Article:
Are You Ready for Generation Z?

Gen Z in the Workplace September 11, 2018 By: Dawn Watkins Wiese, PhD and Meghan Grace

Make room, millennials: Generation Z is entering the workforce, bringing backgrounds and mindsets that are at once similar to and distinct from their predecessors. Leaders who recognize and capitalize on these differences strengthen their departments and the overall organization.

From business magazine features to speakers on the morning television circuit, much attention has been given to millennials in the workplace—particularly regarding how organizations can best integrate this generation into their operations. The conversation is shifting, though, as members of generation Z begin to take their place alongside their predecessors.

The millennial label typically is given to those born between 1980 and the mid-1990s, which puts the oldest members in their mid-30s. Generational researchers have issued mixed reports on millennials in the workplace. Some argue that millennials Millennials suffer from excessive entitlement that can lead to demands for work flexibility and higher pay. Others credit millennial managers for being flexible, advocating for diverse work environments, and having an inclusive leadership style.

The youngest members of generation Z, which includes people born around the mid-1990s through 2010, are just 8 years old, but the oldest are in college or launching their careers. This means it’s now the newcomers’ turn to be scrutinized—intel that smart managers can use to better understand the kind of environment in which Gen Z employees will flourish.

Meet Gen Z

Generation Z is sometimes referred to as iGen, which alludes to their immersion in technology and social media. However, the name generation Z is more commonly used and echoes their generation X parents and millennial predecessors, who are sometimes referred to as generation Y.

The generation Z moniker also provides a name without assigning to their cohort identity a singular contextual factor, like technology, that shapes their generation.

Most members of generation Z were not yet born on 9/11. They’ve come of age in an era of increased access to information; rapidly advancing technology; economic downfall marked by the Great Recession; media coverage of violence and political dysfunction; and conversations of equity and equality in our society. These contexts set the stage for how generation Z will experience education and enter the workforce.

Due to the influence of the 2008 Recession, they are saving money and taking steps early in life toward employment opportunities that will lead to financial security, including engaging in career development.

But financial compensation is not Gen Z’s only career priority. They also want to give back and, like millennials, share a passion for making a difference and for work that allows them to see that their contributions are improving society.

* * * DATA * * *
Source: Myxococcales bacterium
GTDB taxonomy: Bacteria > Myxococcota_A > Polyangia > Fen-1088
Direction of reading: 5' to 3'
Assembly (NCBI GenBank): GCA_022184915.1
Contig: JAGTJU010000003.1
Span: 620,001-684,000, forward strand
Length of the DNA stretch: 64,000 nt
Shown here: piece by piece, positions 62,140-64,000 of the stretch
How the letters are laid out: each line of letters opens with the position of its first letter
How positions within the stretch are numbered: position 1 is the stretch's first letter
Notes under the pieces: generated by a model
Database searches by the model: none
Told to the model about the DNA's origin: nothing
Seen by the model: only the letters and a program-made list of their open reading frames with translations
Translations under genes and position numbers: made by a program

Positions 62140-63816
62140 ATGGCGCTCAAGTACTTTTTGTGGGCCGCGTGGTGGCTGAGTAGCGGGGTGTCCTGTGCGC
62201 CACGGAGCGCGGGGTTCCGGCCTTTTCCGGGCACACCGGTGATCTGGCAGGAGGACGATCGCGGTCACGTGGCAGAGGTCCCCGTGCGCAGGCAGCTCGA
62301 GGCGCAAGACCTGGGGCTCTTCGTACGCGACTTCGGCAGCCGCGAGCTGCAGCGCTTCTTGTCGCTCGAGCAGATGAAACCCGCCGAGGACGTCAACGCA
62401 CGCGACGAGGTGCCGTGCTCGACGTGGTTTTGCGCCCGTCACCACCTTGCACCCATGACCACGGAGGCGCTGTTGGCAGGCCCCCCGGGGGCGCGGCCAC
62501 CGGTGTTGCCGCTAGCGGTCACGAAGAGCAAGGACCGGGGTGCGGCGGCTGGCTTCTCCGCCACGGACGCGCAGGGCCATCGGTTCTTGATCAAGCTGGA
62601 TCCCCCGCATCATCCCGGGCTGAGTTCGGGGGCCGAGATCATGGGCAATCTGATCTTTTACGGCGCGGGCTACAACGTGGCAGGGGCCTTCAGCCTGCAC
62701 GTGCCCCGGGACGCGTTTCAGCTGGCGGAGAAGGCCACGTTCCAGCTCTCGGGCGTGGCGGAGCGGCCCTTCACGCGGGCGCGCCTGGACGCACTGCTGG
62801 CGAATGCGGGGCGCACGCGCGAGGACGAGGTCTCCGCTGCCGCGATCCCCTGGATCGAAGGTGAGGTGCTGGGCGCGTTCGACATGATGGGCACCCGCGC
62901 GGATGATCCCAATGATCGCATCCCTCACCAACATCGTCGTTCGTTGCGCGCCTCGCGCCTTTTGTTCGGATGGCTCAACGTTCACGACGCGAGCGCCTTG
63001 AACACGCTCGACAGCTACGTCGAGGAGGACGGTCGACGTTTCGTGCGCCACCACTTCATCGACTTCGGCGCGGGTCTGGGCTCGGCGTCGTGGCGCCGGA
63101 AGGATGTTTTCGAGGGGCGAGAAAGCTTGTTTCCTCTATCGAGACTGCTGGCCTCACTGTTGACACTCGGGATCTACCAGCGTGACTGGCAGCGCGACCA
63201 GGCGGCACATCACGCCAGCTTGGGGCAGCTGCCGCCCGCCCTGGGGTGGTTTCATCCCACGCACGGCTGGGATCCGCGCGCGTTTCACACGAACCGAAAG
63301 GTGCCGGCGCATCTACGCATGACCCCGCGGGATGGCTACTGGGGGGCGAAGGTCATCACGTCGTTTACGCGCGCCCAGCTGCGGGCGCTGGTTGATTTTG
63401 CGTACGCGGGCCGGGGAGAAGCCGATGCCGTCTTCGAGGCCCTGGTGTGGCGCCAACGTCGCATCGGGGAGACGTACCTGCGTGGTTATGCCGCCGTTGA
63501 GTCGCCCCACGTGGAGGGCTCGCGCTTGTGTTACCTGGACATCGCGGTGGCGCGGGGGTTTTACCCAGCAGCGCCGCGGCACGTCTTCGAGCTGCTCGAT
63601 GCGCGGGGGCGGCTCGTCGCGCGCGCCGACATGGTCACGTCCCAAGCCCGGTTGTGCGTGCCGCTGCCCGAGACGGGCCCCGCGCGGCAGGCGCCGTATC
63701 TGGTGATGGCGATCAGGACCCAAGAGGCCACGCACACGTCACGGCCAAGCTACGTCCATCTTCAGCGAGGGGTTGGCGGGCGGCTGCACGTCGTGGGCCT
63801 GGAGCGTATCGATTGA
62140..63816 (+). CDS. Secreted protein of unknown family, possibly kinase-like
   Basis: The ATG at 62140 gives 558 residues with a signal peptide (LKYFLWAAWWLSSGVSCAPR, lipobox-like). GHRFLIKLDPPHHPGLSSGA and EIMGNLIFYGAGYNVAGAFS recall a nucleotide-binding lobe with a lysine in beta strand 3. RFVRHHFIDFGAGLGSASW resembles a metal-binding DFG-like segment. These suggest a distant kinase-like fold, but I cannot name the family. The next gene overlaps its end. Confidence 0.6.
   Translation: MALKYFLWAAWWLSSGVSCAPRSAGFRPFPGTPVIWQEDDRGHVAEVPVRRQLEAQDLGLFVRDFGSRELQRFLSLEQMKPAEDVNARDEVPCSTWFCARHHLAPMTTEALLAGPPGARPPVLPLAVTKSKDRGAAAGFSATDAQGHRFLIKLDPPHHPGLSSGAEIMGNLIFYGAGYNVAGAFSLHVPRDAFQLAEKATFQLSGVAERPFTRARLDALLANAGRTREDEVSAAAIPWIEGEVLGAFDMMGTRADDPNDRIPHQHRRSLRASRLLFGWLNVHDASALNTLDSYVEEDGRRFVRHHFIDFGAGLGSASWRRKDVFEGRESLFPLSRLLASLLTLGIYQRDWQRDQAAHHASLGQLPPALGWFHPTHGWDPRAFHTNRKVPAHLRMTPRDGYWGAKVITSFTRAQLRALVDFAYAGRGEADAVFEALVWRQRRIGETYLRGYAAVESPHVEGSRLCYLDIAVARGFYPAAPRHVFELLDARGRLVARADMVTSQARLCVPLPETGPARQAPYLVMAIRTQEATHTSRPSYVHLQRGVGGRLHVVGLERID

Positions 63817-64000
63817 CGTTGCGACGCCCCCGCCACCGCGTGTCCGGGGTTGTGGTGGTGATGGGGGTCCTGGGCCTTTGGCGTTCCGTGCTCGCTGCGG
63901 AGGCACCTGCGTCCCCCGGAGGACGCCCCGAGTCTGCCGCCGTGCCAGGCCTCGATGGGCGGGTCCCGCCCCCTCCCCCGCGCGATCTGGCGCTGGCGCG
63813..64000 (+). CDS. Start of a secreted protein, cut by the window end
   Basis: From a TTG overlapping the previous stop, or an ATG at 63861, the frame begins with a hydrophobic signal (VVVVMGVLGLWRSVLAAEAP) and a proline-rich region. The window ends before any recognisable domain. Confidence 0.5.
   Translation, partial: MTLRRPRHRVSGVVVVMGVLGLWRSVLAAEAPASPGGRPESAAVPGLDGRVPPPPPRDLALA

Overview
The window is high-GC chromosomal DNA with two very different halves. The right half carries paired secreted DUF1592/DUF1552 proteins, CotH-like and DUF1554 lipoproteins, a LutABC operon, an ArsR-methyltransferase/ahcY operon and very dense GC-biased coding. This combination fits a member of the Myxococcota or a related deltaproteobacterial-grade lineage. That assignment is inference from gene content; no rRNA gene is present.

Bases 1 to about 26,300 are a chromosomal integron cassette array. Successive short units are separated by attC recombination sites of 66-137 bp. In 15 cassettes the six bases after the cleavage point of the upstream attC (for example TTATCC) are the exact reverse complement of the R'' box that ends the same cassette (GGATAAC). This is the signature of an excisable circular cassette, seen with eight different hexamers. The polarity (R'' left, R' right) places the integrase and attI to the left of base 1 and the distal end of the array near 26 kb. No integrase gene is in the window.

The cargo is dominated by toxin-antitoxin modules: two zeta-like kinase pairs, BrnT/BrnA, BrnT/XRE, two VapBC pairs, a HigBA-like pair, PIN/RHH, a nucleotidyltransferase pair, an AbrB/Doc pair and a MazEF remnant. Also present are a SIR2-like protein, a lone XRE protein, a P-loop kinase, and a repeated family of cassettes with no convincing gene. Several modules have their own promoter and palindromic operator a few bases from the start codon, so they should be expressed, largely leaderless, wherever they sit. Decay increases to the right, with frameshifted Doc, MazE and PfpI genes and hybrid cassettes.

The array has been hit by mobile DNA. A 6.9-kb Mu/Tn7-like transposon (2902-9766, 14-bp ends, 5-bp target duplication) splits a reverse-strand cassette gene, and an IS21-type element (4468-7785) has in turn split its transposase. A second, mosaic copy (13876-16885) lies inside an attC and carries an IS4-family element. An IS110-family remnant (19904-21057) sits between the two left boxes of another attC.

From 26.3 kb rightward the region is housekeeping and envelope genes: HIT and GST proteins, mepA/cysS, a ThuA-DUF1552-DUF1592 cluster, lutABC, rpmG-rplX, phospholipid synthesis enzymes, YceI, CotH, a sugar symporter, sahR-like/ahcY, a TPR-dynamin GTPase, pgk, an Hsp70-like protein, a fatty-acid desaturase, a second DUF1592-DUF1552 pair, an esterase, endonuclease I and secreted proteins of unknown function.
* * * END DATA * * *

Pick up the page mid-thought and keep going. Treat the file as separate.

In the workplace, generation Z will behave differently than employees from older generations. Because they’ve never known a world without computers and the internet, and because their smartphones and mobile technology seem to be an extension of their physical selves, they have an understanding of and ability to wield technology that is one of their strongest assets to organizations.

This generation’s seemingly constant connection to the online world has also shifted the way they look at time, space, and connecting with others. For Gen Z, work spaces and hours spent “on the clock” may be more fluid and move away from the traditional 9–5 office job. This means they may look for organizations that align with their viewpoints and allow for hybrid and remote work and flexible working hours.

Leading a Blended Work Family

As organizations welcome another generational cohort, they will face new opportunities to thrive and challenges to overcome. Generational differences that become a point of friction can be insurmountable if not addressed. Leaders can positively harness these differences by taking a few proactive steps:

  • Understand the contexts—technological, political, social—that shape each generation. Ask: What was happening in the world during each generation’s childhood and adolescence?  
  • Connect contextual factors to observable generational behaviors. Ask: How might these behaviors influence their behaviors at work?
  • Recognize, learn from, and celebrate the differences in how cohorts behave. Ask: How do these differences benefit the organization?

A solid understanding of what makes each generation tick and what they excel at will help in building diverse teams and working groups, where members can teach or learn from each other.

Dawn Watkins Wiese, PhD

Dawn Watkins Wiese, PhD, is vice president, chief operating officer, and partner at Plaid, a management consulting firm specializing in organization training and development, in Johns Creek, Georgia.

Meghan Grace

Meghan Grace is an associate with Plaid, LLC, in Nashville, Tennessee.